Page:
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The unsung heroes of Unclimbed

One of the main themes that we have been trying to bring attention to with our expedition are the climbing Sherpas who work behind the scenes, often in the shadows, who are the unsung heroes of the Himalayas.

Sadly, they are often wrongfully omitted from the stories of triumph and success by foreign climbers and mainstream media. It’s important to remember that these big mountain expeditions, including ours, are not only dependent on the help of the Sherpas, but also other casts of men (and sometimes women) which includes porters who leave their families for months at a time to seek out employment. This blog post is a tribute to these great men.

In the case of our expedition, our porter team members traveled from Changa, a village in the Taksindu district. They walked for two days to meet us in Lukla. From there,1000kg’s of equipment was transported by yak to our rock camp at approximately 5000m above sea level. Many of our team members traveled with us helping transport our fragile film equipment and personal belongings. From there, the crew made multiple trips, oftentimes with double loads on their backs (only those that insisted, who wanted to earn extra money, carried double loads in excess of 40kg) to the end of the trail. From there, they descended a step rock trail and crossed the Zgozumba glacier, the largest glacier in Nepal and finally reached basecamp. 

These porters work incredibly hard and develop this work ethic from a very young age. Honestly, I have no idea how they do it. They never complain, they’re generally always positive and are often singing and dancing along the trails.

Earlier in August, I had a chance to get to know Sonam, our youngest porter who is 22-years old. He’s tech savvy, funny, has a stylish haircut and can dance circles around me on a smart phone. To my surprise, after asking him a few questions about his life, he shared a very sad story of both of his parents dying far too young. One by ‘disease’, the other a construction accident. He and his older sister take care of their younger sisters who are still in school. Working as a porter is his main source of income. The sad truth is this: he only does it for the money. To provide for his sisters. Imagine that responsibility at 22-years old?

008a4960-copyI share Sonam’s story as a gentle reminder to everyone to: 1) be grateful for what you have. Others are not always so fortunate. And: 2) Be curious and considerate of the people you meet in life. You never know where they come from, what they’ve been through and what additional weight they might be carrying.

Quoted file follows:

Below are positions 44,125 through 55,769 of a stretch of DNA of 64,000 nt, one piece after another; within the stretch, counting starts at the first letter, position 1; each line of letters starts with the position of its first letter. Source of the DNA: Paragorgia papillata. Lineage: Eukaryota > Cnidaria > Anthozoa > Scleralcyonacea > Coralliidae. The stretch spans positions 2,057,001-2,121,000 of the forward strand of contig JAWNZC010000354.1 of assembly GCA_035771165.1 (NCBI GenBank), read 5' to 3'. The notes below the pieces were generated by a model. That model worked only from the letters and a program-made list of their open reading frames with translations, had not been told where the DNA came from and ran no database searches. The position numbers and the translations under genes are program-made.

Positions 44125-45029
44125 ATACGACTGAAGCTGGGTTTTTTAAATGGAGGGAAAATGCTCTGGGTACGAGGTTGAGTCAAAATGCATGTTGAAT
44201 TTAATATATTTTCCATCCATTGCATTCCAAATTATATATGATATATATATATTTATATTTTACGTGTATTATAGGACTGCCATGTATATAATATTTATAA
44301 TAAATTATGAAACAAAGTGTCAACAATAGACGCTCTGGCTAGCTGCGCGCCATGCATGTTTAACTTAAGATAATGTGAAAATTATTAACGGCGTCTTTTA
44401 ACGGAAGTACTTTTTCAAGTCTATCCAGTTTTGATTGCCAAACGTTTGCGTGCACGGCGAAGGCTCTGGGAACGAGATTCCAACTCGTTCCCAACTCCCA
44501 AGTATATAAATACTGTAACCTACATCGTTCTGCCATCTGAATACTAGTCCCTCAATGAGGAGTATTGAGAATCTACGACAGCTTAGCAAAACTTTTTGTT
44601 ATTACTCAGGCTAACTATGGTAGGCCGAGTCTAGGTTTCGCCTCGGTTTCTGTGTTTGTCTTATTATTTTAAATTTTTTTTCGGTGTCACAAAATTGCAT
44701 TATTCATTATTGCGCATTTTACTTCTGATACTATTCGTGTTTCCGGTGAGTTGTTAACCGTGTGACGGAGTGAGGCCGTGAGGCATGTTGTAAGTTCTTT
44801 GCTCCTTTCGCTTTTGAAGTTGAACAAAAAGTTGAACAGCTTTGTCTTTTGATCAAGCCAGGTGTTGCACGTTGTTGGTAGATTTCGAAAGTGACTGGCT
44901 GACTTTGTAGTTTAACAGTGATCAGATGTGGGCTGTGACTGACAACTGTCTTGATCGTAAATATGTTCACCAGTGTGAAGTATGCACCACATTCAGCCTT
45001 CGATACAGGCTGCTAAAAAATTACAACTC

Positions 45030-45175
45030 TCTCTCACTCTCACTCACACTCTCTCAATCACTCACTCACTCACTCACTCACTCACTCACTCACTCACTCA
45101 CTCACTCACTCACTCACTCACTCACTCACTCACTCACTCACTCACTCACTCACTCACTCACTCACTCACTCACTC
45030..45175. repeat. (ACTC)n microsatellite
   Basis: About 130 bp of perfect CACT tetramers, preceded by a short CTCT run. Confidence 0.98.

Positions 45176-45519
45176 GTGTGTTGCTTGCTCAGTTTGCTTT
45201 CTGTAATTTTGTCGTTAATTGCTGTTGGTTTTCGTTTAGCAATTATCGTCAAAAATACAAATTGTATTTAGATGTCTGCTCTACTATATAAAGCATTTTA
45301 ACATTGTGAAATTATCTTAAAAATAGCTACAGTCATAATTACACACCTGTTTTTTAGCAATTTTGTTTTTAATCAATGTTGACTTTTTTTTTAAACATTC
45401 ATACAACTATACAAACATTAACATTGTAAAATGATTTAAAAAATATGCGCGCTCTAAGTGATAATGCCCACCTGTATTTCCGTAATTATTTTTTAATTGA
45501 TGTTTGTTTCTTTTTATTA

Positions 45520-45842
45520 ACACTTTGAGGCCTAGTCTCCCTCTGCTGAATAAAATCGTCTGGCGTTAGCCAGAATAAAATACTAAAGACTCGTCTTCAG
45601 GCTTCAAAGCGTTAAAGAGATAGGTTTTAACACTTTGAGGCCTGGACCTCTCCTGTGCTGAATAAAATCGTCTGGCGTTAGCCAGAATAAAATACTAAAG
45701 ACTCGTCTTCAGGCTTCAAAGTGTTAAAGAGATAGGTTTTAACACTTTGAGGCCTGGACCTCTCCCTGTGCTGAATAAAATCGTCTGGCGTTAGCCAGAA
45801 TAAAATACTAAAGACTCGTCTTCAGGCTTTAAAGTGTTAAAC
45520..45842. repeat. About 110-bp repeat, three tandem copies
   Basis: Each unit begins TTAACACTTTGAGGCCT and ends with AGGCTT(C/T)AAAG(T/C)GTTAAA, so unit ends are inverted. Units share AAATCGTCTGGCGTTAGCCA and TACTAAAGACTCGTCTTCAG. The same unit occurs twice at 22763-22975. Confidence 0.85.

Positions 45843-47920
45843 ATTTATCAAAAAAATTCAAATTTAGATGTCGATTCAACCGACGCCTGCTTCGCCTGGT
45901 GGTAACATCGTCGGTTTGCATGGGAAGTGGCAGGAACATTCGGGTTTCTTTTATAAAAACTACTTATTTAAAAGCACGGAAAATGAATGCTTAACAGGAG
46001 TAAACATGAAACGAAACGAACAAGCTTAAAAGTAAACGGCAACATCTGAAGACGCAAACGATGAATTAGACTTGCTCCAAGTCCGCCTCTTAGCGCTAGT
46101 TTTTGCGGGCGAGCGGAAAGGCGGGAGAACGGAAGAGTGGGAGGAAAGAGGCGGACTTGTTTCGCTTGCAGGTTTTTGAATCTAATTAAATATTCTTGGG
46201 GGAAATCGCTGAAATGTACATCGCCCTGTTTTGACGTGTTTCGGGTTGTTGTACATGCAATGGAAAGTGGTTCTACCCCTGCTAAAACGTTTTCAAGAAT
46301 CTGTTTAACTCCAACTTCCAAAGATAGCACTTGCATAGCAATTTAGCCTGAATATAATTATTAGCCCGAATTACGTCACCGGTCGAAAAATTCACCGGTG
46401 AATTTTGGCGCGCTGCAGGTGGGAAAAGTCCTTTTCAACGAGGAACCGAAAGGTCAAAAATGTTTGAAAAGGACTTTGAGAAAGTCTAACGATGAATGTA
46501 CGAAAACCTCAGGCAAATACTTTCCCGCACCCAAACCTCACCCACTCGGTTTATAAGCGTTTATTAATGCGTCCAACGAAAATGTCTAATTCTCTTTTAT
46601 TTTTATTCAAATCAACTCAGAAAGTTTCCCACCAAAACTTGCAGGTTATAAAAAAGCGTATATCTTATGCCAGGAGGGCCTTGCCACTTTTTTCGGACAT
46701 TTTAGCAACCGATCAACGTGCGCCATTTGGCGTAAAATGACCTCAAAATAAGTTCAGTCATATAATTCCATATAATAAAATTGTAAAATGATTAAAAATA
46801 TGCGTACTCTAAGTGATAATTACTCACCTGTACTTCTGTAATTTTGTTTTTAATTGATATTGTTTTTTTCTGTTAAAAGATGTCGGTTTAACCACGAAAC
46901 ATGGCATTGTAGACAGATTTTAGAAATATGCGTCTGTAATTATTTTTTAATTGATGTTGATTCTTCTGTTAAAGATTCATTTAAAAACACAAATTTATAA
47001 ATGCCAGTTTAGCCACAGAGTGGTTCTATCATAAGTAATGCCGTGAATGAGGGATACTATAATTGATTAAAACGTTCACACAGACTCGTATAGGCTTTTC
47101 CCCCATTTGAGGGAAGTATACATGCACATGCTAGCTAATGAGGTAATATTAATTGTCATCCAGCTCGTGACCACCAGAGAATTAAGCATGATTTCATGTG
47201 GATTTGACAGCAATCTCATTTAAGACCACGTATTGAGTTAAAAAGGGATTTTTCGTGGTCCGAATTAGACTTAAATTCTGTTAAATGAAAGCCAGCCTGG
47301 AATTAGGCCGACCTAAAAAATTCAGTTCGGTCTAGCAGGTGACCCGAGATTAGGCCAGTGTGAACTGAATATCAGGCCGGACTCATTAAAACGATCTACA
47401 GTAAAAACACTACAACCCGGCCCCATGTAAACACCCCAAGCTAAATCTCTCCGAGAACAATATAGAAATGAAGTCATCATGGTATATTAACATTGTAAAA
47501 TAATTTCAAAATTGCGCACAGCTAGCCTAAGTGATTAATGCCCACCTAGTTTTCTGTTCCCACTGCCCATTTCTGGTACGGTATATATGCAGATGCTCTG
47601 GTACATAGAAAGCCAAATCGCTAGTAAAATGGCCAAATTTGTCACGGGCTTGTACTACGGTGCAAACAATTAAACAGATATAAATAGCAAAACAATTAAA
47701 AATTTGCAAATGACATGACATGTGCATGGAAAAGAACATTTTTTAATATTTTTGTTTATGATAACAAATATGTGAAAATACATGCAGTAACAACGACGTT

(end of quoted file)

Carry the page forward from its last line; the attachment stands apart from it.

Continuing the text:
Our porters: Sonam, Dorje, Dagnima, Baji and Pema have been extraordinary to work with. When Gabriel was evacuated back in September, we urgently needed a helicopter landing pad. Together, in less than an hour, they built one with their bare hands! They worked quickly and tirelessly, while Gabriel was on supplemental oxygen, moving rocks, paving the uneven ground while blistering their hands, and before we knew it, the helicopter landed and carried us away. It was one of the most extraordinary efforts I’ve even have the privilege of witnessing.

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The other unsung hero of this expedition is my dear friend Dawa Sherpa, our cook. He has the most infectious smile and unique laugh that you’ll ever hear. He works hard every day in his red kitchen tent and creates all of our meals for us, often with extremely limited ingredients. A few days ago, he shared that he deeply misses his family. Due to extreme remote nature of this expedition, he thought many times of quitting and returning home. Like all of us, it’s extremely hard on Dawa being so far away from the people he loves the most. Thankfully, he decided to stay despite his longing for his loved ones.

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After Gab’s evacuation, for a period of approximately seven days, our expedition was over. It took us some time as friends to conclude that the expedition should carry on. At the time, because the team at basecamp had no communication with us in Kathmandu, they began dismantling basecamp and carrying loads back to the rock camp at 5000m. Days later (keep in mind how heavy all the equipment in) they were then asked to return to basecamp with all the equipment. Naturally they were frustrated as they had spent days carrying hundreds of kilograms of equipment for nothing.

After trekking 50km’s back to rock camp, I met with the team and gave everyone the option to go home to their families. I explained that there was no expectation for them to carry on, but that we hoped they would support us. Regardless of their decision, they would all be tipped handsomely and paid in full. Everyone ended up staying to put the expedition back together. 

PK and I may be at the forefront of much of our expedition stories and imagery, but it’s Dawa, Pema, Dorje, Sonam, Dagnima, Pema and Kusang who have earned their spot on our immediate and have become the real heroes of this expedition. We tip our hats off to them and thank them from the bottom of our hearts for all they have done. Their physical strength, unwavering dedication, open hearted nature and positive attitudes make them an example of the quality of character that we should all aspire towards.

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One of the main themes that we have been trying to bring attention to with our expedition are the climbing Sherpas who work behind the scenes, often in the ...